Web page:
A question recently asked on the website AdviserRatings brings an issue that’s been circulating more frequently in the investment world – what exactly is ethical investing and how do I choose products that are ‘ethical’?
Darren recently addressed this question on AdviserRatings:
What constitutes an ethical investment? Is there a set of rules for something to be considered ethical? I am reasonably well off financially, but want to make sure my investments do not include coal and oil companies. How do I make sure that that is the case? Can a financial adviser help with this?
I am receiving questions like this more frequently as awareness around this issue grows, there is no universal definition of an ethical investment.
An increasing number of companies offer ethical (some call them sustainable) investments via a managed investment.
Each investment manager will have a set of rules or guidelines they will follow when constructing their investment portfolios
By way of example, Investment A defines the shares it can invest in as
“…shares in the MSCI World Index excluding Tobacco, Nuclear Weapons and Controversial Weapons”
This is an example of a sustainable investment fund, but note that it doesn’t exclude mining companies.
This fund is sometimes referred to as being ‘light green’ in that it is a little but tilted towards the green (ethical) spectrum, but only lightly.
Investment B describes its investment approach as excluding
“…carbon and other greenhouse emissions, or potential emissions, land use, biodiversity, involvement in toxic spills or releases, operational waste, water use, tobacco, child labour, alcohol, pornography, gambling, factory farming activities, manufacture of cluster munitions and landmines and manufacture and maintenance of nuclear weapon systems among other factors.”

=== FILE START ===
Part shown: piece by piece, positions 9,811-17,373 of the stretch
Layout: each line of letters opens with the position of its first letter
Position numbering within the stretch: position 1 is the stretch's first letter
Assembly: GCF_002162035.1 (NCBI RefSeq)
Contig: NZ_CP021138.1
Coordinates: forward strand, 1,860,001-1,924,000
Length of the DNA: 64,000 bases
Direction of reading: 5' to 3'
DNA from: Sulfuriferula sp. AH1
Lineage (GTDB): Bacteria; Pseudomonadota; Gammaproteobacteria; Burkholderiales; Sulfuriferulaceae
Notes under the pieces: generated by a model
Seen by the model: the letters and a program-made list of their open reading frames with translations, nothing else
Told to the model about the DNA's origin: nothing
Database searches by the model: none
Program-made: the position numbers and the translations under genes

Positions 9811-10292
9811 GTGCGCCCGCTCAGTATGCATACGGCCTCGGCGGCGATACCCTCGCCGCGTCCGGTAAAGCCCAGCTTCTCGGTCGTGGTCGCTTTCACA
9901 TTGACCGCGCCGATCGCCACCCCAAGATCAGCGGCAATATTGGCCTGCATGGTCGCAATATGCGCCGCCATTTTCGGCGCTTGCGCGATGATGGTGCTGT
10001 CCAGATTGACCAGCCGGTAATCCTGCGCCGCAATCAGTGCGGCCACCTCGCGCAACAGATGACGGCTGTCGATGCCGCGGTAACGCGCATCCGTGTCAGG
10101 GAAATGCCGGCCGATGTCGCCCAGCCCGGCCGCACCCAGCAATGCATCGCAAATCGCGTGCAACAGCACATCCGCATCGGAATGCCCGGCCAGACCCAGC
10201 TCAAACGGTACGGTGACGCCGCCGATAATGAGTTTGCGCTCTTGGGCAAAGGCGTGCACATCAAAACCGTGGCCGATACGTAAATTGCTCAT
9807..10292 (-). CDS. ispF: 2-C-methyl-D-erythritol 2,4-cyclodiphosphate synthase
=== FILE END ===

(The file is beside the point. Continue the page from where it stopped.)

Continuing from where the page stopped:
I would describe this as ‘deep green’ investment as it has more filters than Investment A.
It screens out far more companies/industries that are likely to conflict with the ethical preferences of investors. Neither are right or wrong, they are just different.
What you may think as ethical can differ from what your neighbour views as ethical.
And so it is in the investment world.
You will find information on this in the disclosure documents (e.g. PDS or Fact Sheet) for each investment.
Lastly, I suggest you seek advice from a licensed financial adviser before making an investment (and be sure to check that the adviser has experience in ethical investing, as not all advisers do)
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Disclaimer: This publication has been prepared for general information purposes only. It is not specific advice to any particular person. You should consult an authorised Align Financial adviser before making financial decisions.
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